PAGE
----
Enhancing Student Engagement and Structured Learning in Online Discussion Forums: The Worksheet Video Walk Formula

Enhancing Student Engagement and Structured Learning in Online Discussion Forums: The Worksheet Video Walk Formula

Agnes Whitfield, Vanessa Evans, Breanna E. M. Simpson
Copyright: © 2022 |Pages: 11
DOI: 10.4018/IJOPCD.305728
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Discussion forums remain an important component in student engagement and learning in many online courses, but current research suggests that refining their pedagogical design could significantly enhance their effectiveness. The Worksheet Video Walk Formula offers one such option. Drawing on scaffolding and question techniques, the worksheet structures the interactive learning tasks closely around the concepts and skills to be learned, while the video walk reinforces students’ connection and engagement with the task activities. This article discusses the pedagogical challenges in designing and implementing the Formula in a large (104 students) second-year English literature course on the short story. The impact of the Formula on the quality of student interaction with concepts and texts as well as their development of close reading and critical thinking skills is assessed, and future applications are explored. This study has implications for teacher presence in discussion forums, learning outcomes, student satisfaction, and online pedagogy in large classes.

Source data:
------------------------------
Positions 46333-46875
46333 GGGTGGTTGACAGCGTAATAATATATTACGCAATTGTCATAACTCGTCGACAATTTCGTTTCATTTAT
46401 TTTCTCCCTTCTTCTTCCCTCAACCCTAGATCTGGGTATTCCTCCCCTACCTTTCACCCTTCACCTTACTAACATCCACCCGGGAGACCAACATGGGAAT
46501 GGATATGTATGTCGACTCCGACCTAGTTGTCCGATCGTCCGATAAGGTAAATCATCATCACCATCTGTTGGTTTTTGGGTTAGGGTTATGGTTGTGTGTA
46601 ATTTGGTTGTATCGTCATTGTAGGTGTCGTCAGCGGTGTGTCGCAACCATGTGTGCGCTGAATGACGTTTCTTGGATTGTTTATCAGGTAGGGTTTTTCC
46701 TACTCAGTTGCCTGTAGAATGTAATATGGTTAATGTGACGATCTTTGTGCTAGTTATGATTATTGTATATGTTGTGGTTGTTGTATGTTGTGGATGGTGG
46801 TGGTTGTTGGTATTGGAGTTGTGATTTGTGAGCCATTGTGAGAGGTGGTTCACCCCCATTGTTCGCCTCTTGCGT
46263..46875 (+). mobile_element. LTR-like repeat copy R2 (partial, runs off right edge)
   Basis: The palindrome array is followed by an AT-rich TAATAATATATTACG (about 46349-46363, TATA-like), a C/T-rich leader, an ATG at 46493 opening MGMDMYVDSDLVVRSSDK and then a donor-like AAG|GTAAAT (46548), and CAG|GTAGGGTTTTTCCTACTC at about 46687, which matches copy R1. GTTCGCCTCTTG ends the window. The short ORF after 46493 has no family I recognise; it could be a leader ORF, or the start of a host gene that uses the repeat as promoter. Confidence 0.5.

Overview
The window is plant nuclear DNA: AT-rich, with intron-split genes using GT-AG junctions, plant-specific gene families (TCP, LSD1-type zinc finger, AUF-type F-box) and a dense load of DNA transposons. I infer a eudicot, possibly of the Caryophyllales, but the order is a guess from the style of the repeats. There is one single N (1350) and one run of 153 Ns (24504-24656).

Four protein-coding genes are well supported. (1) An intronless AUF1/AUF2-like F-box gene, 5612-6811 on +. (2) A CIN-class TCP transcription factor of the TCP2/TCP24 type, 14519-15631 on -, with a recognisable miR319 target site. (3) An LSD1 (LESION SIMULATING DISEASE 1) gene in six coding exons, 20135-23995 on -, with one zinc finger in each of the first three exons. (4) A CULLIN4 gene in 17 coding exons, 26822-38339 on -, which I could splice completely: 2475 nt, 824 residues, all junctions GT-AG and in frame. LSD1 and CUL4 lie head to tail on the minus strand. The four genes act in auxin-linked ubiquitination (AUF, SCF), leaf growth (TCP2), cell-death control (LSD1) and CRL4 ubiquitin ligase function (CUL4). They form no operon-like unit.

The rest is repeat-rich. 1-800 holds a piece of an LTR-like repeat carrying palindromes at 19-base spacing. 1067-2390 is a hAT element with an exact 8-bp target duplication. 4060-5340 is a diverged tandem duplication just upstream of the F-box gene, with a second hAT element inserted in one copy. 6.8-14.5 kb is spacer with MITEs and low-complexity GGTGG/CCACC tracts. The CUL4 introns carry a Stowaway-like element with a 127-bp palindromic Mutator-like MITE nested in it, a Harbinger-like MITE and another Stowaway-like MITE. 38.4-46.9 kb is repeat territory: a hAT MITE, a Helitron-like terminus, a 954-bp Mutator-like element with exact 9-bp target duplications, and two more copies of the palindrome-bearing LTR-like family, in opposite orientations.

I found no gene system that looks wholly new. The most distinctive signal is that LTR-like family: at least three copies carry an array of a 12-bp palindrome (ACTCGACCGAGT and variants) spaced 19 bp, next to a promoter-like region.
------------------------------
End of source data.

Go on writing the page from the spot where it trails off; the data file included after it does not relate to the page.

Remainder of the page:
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Given the importance of student interaction for successful learning and concerns “about how much interactivity a distance course could provide” (Beldarrain, 2006, p. 140), research on online discussion forums has focused on promoting and evaluating student participation (de Lima et al., 2019; DeNoyelles et al., 2014; Johnson & Altowairiki, 2021; Kupczynski & McCluskey, 2010; Lowenthal & Dunlap, 2020; Wyss et al., 2014). As online teaching has expanded into multiple contexts, studies have assessed student satisfaction (Decker & Beltran, 2016; Wyss et al., 2014), student stress (Lazarevic & Benz, 2021), forums in large classes (Chen et al., 2017), and institutional supports for online education (Mesquita & Peres, 2016). The effectiveness of new technologies and social software applications and technological training for instructors have also been explored (Grenon et al., 2019; Simon, 2018).

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